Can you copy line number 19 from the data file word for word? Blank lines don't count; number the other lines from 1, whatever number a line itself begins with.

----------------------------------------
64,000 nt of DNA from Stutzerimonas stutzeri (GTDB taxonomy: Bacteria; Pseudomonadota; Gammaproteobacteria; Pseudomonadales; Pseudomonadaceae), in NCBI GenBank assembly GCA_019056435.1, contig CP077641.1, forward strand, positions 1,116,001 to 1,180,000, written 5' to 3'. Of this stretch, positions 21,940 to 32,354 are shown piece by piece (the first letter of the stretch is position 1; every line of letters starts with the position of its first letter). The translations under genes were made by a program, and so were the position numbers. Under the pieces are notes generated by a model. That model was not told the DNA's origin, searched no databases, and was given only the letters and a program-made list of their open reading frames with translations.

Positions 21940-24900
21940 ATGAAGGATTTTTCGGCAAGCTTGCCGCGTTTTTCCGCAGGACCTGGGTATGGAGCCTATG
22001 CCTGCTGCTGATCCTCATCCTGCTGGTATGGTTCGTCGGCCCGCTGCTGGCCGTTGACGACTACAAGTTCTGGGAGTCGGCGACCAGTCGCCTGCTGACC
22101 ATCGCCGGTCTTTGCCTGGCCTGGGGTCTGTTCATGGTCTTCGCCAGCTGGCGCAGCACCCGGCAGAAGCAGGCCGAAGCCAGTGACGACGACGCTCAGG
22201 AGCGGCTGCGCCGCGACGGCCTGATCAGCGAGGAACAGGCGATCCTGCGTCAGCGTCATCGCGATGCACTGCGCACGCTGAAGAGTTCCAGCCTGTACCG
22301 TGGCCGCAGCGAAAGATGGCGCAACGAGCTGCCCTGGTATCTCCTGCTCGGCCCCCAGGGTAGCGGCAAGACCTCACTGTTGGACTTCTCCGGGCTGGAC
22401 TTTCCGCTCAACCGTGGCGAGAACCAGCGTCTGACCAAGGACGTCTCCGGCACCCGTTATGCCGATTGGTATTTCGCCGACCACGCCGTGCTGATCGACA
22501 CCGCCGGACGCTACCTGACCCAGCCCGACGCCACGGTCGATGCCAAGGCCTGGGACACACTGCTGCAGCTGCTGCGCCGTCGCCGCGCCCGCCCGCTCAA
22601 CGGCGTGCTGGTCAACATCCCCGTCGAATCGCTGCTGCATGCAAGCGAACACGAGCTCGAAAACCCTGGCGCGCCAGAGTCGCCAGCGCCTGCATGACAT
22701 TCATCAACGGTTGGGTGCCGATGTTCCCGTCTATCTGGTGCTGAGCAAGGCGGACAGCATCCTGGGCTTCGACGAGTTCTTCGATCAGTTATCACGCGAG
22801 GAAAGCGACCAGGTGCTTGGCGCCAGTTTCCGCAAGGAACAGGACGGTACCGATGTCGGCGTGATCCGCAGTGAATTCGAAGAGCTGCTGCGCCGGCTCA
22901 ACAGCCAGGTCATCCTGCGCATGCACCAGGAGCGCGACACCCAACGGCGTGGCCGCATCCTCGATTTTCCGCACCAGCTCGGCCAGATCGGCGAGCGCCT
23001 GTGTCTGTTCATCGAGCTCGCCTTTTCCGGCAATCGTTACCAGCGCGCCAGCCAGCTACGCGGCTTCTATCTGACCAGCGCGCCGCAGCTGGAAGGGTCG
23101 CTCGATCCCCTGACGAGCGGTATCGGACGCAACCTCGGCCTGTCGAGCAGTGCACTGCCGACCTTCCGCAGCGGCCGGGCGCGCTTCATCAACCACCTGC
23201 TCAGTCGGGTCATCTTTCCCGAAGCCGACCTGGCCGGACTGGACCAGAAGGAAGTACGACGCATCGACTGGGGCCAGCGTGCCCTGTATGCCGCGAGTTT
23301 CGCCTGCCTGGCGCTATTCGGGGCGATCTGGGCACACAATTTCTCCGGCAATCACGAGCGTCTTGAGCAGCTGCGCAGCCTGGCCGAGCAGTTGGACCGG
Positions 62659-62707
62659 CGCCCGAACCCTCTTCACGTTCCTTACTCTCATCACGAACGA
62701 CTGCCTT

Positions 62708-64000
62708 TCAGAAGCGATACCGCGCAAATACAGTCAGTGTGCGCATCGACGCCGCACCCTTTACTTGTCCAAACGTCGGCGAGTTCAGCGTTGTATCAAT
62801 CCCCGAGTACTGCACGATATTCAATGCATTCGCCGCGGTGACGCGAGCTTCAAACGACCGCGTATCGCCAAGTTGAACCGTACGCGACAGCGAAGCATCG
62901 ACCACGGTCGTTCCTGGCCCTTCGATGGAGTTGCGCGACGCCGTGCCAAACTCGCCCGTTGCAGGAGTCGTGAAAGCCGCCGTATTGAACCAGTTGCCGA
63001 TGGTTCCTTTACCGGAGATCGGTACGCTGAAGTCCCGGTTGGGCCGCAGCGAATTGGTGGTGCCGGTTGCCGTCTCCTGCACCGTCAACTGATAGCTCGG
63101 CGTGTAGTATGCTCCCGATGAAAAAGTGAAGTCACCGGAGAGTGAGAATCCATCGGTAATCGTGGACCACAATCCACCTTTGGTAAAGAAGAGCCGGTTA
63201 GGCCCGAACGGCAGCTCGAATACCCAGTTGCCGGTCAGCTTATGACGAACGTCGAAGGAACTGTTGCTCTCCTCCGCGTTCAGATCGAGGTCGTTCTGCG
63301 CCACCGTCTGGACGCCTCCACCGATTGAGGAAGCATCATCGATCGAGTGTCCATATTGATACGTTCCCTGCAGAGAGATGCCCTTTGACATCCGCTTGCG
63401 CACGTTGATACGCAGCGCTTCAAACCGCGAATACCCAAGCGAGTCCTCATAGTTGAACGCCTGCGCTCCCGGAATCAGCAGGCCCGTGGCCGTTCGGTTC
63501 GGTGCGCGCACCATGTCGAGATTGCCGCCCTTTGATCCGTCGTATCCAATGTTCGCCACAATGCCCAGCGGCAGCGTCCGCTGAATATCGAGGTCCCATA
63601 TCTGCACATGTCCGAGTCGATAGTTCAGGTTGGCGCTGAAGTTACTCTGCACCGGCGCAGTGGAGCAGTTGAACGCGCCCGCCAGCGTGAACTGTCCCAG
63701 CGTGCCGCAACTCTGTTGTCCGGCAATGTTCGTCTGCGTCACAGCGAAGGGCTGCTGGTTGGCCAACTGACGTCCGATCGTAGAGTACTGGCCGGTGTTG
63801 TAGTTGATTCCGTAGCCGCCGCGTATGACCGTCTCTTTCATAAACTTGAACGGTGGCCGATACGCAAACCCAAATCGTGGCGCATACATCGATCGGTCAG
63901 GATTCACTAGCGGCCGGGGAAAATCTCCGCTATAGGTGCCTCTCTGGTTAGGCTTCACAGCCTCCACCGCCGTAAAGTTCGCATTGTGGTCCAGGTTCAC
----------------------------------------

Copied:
62659 CGCCCGAACCCTCTTCACGTTCCTTACTCTCATCACGAACGA